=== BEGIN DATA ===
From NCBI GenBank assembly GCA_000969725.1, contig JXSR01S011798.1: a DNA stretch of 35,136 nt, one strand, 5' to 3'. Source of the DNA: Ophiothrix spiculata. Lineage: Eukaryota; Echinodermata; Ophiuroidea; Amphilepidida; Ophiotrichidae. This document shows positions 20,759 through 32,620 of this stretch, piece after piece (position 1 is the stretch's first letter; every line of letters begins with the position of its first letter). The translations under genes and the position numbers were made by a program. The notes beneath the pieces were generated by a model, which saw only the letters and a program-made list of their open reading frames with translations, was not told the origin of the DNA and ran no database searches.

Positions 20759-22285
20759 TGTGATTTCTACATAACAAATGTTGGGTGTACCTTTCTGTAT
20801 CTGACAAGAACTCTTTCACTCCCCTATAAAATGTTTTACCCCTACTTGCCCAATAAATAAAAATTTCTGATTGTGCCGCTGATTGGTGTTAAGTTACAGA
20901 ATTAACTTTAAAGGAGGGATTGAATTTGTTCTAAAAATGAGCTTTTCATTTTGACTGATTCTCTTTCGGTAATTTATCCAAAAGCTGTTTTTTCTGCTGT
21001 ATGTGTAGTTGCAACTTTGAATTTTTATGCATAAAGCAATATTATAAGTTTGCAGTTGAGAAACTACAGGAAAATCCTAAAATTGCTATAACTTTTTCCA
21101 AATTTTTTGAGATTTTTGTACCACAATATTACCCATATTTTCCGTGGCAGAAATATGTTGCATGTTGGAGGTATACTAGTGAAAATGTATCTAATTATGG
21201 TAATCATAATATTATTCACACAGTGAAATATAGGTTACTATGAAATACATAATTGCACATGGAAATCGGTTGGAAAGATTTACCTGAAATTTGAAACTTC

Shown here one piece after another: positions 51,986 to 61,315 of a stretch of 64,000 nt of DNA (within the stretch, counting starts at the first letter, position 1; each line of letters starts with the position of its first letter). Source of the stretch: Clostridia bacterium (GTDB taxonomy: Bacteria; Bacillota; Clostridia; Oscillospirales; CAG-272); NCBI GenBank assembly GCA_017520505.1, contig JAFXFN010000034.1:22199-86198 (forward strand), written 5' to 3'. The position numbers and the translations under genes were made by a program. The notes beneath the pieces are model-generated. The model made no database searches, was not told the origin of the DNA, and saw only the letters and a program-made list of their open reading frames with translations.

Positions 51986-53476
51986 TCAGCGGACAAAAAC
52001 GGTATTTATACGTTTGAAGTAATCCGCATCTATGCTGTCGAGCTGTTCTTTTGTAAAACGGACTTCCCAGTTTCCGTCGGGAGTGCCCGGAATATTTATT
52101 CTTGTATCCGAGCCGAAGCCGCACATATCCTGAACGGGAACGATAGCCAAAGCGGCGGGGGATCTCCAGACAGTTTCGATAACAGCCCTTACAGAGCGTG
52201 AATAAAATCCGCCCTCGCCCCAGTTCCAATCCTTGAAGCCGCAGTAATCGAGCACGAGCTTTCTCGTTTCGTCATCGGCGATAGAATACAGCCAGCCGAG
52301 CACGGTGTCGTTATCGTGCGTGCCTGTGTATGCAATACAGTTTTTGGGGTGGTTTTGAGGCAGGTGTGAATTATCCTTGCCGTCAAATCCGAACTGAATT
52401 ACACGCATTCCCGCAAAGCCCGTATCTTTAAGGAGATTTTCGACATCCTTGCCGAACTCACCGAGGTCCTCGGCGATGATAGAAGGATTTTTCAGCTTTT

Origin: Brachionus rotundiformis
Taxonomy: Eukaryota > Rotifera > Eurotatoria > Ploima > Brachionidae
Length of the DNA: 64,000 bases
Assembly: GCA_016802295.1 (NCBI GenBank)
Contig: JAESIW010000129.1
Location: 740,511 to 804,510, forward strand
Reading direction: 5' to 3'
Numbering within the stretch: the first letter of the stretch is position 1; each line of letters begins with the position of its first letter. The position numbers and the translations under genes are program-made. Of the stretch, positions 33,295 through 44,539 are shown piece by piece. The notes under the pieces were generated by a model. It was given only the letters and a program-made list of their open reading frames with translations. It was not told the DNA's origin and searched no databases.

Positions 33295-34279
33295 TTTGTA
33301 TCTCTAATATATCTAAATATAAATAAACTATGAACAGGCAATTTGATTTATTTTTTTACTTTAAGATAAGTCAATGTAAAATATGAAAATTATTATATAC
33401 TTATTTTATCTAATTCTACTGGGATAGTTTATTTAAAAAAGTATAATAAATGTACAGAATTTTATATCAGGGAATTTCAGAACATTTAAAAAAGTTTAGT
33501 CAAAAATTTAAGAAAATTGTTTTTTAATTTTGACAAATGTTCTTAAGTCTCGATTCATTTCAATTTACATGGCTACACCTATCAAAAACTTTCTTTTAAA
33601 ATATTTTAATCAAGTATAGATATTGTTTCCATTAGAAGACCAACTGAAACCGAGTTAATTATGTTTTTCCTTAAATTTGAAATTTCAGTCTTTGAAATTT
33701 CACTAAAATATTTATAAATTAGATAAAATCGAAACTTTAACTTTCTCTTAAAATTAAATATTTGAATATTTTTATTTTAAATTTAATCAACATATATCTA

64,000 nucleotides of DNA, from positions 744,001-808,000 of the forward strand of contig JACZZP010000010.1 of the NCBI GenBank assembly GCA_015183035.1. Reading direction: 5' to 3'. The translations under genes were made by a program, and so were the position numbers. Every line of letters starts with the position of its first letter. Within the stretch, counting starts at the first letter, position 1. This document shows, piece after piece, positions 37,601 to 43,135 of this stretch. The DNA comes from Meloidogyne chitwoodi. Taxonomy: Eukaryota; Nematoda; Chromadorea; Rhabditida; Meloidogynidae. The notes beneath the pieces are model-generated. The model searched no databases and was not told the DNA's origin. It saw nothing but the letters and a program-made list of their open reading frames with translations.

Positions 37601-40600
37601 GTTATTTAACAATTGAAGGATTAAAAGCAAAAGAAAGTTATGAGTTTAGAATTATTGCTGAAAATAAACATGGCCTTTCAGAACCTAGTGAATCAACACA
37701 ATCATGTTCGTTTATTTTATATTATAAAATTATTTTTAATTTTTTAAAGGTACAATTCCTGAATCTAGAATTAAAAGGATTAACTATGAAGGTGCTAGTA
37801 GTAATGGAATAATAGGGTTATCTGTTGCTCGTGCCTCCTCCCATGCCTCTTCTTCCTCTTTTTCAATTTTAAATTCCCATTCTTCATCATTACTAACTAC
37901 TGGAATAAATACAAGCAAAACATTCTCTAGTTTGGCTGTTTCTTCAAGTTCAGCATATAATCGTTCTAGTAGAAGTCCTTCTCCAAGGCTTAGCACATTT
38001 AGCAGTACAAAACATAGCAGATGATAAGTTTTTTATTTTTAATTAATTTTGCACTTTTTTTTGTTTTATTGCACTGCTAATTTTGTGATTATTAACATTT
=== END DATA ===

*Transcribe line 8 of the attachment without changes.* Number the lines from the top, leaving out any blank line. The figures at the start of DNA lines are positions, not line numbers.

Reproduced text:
21201 TAATCATAATATTATTCACACAGTGAAATATAGGTTACTATGAAATACATAATTGCACATGGAAATCGGTTGGAAAGATTTACCTGAAATTTGAAACTTC